In June 2016, the Tri Cities Stewardship Group was given an opportunity to participate in the pilot Community Health Worker (CHW) training program and provide up to twenty local high school students a paid four-week CHW training and internship through the Morehouse School of Medicine. Sixteen students were selected to participate, thirteen students successfully completed the four-week CHW training program, and the Morehouse School of Medicine hired one high school graduate as a full-time Community Health Worker.
In August 2017, the second group of 25 high school students completed the program receiving their CHW certification. The 2017 training program participants were mentored by the previous summer’s graduates. Over the next year the students will monitor the health of family or community members and connect them to needed resources, fulfilling the program’s goals of improving health monitoring and health literacy in the community.
ARCHI partners played a variety of roles including developing various aspects of the program and funded its implementation.
Multi-System Community Health Needs Assessment
Through a combined investment in the CHNA process, the health systems were able to leverage resources and more efficiently and economically gather and analyze data. This included substantial community input from a broad array of organizations and individuals, including those representing business, community-based organizations, the faith community, health providers, government, philanthropy, and social service providers.
“The real question is why wouldn’t we do this together,” says Madelyn R. Adams, from Kaiser Permanente of Georgia, who represents ARCHI as a board member and as a participating CHNA organization. “We are serving the same people and have the same goal of reducing health disparities in the Atlanta area. No one organization can do what we can all do together.”
The economy of scale of the CHNA enabled a more comprehensive assessment of health and well-being that incorporated transportation, education, and economic issues.
The CHNA uncovered significant community health needs in the areas of the uninsured, diabetes, STD/HIV, hypertension, obesity, mental/behavioral health, prostate cancer, injury/violence, low birth weight, poverty, breast cancer, and high school education nonattainment. In addition to the unprecedented level of cooperation displayed in conducting the CHNA, these health systems presently are considering ways they can work together to address identified health issues.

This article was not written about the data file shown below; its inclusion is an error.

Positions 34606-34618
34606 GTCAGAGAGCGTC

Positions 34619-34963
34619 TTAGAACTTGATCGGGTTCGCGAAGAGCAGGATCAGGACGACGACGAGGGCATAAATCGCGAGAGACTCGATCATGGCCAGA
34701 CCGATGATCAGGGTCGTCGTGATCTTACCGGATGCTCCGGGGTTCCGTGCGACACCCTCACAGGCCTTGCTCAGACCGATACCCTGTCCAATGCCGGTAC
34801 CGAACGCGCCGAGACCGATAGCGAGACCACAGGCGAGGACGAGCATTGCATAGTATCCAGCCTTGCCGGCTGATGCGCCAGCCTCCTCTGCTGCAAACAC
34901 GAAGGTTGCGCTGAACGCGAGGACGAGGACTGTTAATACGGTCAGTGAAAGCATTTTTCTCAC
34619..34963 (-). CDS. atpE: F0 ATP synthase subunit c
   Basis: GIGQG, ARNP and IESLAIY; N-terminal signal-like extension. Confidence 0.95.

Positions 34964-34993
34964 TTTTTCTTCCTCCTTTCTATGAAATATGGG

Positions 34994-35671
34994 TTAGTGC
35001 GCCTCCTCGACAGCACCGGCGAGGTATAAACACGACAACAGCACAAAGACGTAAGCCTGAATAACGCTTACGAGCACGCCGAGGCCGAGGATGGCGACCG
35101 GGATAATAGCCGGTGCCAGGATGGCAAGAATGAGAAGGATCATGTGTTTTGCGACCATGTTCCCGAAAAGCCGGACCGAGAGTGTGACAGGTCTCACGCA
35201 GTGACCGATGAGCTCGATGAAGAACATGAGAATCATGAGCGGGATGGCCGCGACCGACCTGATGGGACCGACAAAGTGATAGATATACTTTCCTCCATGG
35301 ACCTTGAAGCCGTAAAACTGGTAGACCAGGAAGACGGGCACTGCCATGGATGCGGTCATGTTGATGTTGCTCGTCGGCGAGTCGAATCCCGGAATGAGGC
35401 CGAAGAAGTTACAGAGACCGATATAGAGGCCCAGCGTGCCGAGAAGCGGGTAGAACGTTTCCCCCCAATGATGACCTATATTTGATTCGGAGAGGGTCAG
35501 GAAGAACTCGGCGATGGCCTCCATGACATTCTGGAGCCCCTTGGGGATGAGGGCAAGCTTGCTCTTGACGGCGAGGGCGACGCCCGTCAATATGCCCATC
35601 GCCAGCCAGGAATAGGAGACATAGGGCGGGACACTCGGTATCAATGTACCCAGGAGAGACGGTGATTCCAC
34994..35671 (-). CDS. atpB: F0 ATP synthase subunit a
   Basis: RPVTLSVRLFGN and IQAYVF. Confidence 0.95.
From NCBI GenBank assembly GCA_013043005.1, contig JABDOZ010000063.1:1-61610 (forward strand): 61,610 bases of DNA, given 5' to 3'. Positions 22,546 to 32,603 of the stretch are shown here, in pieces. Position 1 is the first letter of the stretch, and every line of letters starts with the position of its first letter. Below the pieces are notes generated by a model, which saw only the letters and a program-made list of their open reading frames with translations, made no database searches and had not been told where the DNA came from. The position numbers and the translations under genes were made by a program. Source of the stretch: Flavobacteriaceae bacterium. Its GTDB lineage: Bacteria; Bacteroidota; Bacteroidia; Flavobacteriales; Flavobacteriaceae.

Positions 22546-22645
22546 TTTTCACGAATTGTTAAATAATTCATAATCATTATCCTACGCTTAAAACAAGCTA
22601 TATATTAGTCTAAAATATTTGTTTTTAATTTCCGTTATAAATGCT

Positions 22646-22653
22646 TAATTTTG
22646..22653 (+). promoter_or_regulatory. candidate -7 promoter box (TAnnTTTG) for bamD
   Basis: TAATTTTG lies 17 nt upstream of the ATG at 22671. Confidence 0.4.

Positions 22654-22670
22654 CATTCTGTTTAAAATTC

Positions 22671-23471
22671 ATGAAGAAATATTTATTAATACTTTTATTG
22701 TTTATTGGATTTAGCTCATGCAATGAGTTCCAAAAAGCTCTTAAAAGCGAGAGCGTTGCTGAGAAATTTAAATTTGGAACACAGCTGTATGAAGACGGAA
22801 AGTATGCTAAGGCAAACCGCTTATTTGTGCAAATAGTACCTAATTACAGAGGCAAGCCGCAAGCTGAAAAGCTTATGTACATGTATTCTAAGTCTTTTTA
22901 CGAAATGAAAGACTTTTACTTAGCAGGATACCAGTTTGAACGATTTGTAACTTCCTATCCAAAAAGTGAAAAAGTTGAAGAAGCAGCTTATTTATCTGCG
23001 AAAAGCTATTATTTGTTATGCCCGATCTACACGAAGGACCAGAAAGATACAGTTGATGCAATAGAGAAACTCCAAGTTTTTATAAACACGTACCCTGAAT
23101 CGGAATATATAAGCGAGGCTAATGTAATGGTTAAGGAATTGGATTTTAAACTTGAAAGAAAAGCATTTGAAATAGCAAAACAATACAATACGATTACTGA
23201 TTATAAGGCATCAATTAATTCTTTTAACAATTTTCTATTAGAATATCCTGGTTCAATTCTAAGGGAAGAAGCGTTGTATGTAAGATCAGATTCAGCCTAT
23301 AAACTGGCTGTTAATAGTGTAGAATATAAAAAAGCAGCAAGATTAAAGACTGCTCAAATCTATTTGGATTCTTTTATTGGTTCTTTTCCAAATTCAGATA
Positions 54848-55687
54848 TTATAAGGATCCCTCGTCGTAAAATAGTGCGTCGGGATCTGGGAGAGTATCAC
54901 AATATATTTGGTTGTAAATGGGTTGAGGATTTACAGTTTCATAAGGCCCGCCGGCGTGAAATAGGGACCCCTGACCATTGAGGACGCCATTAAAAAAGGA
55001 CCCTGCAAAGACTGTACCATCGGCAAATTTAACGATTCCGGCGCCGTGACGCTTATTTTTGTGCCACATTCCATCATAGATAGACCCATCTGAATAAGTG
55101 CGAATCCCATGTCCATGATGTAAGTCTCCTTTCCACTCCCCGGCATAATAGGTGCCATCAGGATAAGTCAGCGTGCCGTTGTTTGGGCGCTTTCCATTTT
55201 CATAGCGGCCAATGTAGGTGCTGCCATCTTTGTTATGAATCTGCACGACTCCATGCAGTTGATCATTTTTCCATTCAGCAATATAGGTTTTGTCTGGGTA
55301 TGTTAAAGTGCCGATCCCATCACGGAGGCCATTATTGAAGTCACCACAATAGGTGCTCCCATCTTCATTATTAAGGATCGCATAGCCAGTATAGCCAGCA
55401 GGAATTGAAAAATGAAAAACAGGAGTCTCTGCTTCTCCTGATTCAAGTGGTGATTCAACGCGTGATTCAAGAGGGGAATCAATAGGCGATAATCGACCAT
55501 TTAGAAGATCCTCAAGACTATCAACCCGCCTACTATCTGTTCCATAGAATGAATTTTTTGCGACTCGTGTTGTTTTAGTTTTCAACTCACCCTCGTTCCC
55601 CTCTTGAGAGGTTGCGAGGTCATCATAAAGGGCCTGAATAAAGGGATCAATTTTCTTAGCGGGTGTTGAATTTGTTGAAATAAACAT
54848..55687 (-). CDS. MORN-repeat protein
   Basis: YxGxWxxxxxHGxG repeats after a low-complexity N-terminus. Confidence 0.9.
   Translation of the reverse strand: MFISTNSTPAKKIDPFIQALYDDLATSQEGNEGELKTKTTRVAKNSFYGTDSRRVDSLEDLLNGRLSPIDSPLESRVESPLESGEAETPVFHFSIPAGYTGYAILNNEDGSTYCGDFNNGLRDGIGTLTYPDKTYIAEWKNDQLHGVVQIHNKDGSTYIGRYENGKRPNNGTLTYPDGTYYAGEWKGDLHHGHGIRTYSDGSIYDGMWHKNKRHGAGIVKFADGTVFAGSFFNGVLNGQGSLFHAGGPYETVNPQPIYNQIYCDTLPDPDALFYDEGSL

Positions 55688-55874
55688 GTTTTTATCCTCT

DeKalb Residents Enhance Leadership Skills
DeKalb residents participated in a series of community meetings to assess their communities’ assets, needs, and priorities. The need for cultural competency and timely advocacy arose as a priority issue across communities and topic areas. To address these needs ARCHI organized a DeKalb Leadership Learning Series to build the capacity of local leaders to create community change with a focus on addressing the social determinants of health. Eleven participants, which included representation from neighborhoods, non-profits, and health care systems, completed the four-session series. The focus of the series was on the social determinants of health, cultural competency, and community engagement. Mary Gude participated in the series and was connected to Atlanta Neighborhood Development Partnership Inc (ANDP). She will gain additional training and represent South DeKalb to coordinate a large-scale training for metro neighborhood leaders.
ARCHI is a growing coalition of public, private and nonprofit organizations committed to improving the region’s health. If your organization shares this goal, please consider joining us.